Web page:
Quick Hits - January 5, 2022 - American Society of Employers - ASE Staff

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Quick Hits - January 5, 2022

New 2022 W-4 has been issued by the IRS: Click 2022 Form W-4 for the updated form.

Is your telephone system compliant for 911 calls?  The Ray Baum’s Act (the “Act”) requires companies to implement additional safeguards related to dialing 911 from the companies’ phone systems and including any software programs used by computers to make phone calls. Aspects of the Act related to landlines/VOIP phones are already in effect and were less controversial. However, many companies have been caught off-guard by the fact the Act applies to software technology and the enforcement of that aspect of the Act will occur as of January 6, 2022. Many companies utilize software programs like Jabber, Webex, Teams, Zoom, and other platforms that allow for the ability to make phone calls from a computer.  If your company operates a multi-line phone system, the Act applies, and you should take notice that the penalties for non-compliance are stiff. Fines of $10,000 per violation plus $500/day/violation can be levied against those companies that are non-compliant.  Source:  Spencer Fane LLP 12/27/21

A new study as to why employees are leaving: GoodFirms has published a new survey report, "Who Can Stop This Unstoppable Great Resignation?." The purpose of the survey was to uncover and analyze the reasons for the mass exodus of employees in the post-peak pandemic era. The research reveals some of the most shocking trends and employee work-life metrics leading to the great reshuffling. Included in the findings:  33.7% of employees still want WFH (Work from Home); 21.2% of employees are planning to quit their jobs while 29.8% are not sure about it; 30.7% of employees cited frequent stress and work-related burnout; 23.08 % of employees are struggling with mental depression; 17.31% of employees think they can do better if they leave the current job; 37.5% of employees fear infection while working from the office; 21.1% of employees think their current salaries are not enough; 25.9% of employees remain discontent with their increments and promotions; 21.1% are not happy with career development opportunities; and 19.2% of employees are indignant about their managers' role and behavior towards them.  Given the study, employers cannot go back to the pre-pandemic ways and should focus on flexibility, total compensation, manager training, and movement within the organization.  Source:  GoodFirms.com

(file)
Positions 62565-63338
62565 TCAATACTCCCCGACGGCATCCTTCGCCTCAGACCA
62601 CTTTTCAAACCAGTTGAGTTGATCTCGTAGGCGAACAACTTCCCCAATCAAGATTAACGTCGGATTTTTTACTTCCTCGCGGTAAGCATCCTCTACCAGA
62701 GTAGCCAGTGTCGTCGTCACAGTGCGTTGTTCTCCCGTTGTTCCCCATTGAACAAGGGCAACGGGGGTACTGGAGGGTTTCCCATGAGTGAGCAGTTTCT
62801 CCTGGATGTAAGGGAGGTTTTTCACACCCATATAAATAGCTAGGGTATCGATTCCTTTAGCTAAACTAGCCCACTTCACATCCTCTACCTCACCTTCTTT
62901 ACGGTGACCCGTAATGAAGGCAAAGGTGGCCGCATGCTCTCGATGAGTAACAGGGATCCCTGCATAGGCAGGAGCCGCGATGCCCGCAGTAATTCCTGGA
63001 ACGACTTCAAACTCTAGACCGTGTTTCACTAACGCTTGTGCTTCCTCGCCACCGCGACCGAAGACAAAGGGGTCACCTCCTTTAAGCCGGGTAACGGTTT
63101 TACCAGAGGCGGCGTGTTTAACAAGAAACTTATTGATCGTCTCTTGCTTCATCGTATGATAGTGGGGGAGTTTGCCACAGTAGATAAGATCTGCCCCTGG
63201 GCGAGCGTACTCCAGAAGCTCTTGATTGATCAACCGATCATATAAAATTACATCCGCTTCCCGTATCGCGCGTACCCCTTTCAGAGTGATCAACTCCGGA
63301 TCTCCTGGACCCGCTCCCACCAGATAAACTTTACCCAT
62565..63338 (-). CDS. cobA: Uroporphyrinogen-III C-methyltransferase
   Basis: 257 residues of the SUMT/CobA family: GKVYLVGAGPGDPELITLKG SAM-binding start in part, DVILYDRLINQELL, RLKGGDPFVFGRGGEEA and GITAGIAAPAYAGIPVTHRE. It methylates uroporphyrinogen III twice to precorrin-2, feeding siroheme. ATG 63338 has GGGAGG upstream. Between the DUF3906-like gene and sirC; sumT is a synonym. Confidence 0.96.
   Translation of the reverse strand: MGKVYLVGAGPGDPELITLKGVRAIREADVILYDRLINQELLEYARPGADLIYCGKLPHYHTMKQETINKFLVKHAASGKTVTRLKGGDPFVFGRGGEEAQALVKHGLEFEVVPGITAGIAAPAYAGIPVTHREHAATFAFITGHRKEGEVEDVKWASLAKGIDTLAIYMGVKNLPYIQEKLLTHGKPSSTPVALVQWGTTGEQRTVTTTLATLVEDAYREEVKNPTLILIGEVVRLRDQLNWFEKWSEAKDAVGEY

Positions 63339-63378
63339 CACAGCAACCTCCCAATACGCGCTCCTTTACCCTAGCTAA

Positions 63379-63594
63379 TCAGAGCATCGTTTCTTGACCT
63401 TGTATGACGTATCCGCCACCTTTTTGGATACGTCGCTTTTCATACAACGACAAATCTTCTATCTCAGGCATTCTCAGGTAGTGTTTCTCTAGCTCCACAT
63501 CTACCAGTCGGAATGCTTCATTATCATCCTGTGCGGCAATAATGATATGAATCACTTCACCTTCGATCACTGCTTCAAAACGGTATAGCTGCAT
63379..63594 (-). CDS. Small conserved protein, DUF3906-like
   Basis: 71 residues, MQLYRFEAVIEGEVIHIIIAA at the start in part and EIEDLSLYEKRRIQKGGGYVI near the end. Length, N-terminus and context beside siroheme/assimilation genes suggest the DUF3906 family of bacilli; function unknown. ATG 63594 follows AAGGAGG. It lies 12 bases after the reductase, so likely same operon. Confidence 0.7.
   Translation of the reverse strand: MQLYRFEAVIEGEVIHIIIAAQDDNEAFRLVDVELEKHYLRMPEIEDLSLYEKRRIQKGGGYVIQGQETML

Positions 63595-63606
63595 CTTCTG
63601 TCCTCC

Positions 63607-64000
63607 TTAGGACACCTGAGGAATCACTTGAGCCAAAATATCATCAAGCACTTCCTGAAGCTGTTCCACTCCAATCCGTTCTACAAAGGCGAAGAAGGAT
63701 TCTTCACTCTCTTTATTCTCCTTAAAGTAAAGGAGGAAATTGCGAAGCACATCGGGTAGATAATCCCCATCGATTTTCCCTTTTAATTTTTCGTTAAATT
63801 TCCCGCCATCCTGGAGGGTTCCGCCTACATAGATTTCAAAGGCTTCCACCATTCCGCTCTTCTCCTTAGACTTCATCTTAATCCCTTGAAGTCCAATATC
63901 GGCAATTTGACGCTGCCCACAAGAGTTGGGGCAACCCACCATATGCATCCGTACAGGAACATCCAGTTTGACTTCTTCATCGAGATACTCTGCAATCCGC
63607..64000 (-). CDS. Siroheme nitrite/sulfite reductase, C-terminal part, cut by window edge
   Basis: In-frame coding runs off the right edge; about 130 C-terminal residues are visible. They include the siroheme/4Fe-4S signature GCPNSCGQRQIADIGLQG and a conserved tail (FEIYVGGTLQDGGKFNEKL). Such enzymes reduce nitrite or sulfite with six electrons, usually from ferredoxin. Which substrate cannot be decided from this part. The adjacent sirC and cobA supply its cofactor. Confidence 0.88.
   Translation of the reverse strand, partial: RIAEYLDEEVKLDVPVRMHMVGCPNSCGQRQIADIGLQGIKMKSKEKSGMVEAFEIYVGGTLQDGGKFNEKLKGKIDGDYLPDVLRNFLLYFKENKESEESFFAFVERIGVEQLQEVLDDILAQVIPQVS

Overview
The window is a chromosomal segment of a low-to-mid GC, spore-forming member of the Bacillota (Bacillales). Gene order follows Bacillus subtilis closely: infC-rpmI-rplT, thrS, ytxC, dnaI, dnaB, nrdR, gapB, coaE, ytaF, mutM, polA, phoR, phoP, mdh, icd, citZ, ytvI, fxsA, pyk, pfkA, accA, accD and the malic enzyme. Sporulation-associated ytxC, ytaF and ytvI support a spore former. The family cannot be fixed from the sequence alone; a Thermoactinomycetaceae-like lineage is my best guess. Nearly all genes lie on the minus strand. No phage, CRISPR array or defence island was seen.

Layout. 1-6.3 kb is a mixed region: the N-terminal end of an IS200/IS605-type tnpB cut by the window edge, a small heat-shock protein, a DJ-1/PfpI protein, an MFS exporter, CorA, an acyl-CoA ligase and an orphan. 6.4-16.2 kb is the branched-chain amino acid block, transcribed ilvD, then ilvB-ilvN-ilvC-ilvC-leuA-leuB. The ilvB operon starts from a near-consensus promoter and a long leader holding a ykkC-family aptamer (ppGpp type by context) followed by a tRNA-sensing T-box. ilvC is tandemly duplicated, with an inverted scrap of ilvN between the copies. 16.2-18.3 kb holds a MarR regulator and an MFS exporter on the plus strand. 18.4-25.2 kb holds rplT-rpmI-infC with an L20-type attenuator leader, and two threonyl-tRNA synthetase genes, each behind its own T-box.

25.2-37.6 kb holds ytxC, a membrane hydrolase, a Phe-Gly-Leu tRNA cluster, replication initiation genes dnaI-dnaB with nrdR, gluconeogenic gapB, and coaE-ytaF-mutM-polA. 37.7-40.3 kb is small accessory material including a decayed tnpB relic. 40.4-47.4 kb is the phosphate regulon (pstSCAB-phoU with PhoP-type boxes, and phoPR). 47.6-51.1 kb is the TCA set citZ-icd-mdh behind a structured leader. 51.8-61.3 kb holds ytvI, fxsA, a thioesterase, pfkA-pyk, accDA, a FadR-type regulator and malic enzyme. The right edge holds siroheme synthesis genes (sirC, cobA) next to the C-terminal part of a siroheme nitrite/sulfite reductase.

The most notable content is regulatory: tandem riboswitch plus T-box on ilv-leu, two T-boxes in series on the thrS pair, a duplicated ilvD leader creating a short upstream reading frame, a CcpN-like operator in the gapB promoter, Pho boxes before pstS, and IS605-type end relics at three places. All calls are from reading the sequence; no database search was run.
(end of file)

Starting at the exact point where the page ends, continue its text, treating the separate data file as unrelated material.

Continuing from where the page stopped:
CDC amends COVID quarantine and isolation guidelines:  On December 27, 2021, the CDC shortened the recommended isolation period for all persons with COVID-19. Under the revised guidance, individuals only need to isolate for 5 days instead of 10 days following the onset of symptoms or a positive test if asymptomatic. As long as there are no symptoms or symptoms are resolving isolation can end after 5 days. The CDC also recommends that individuals continue to wear a face mask around others for at least 5 days following this initial 5-day isolation period. As of January 4, 2022 they added guidance around testing at day 5. While not required, for those who choose to test at day 5 and get a positive result ,they should continue to isolate for the additional 5 days. Click here for updated ASE quarantine/isolation chart.  The Michigan Department of Health and Human Services (MDHHS) will be updating its quarantine guidance for the general public to reflect the recent recommendations from the Centers for Disease Control and Prevention (CDC).  If you are caring for a sick one at home, the WHO offers a graphic with tips. Source: Seyfarth Shaw 12/30/21, Yahoo News 12/30/21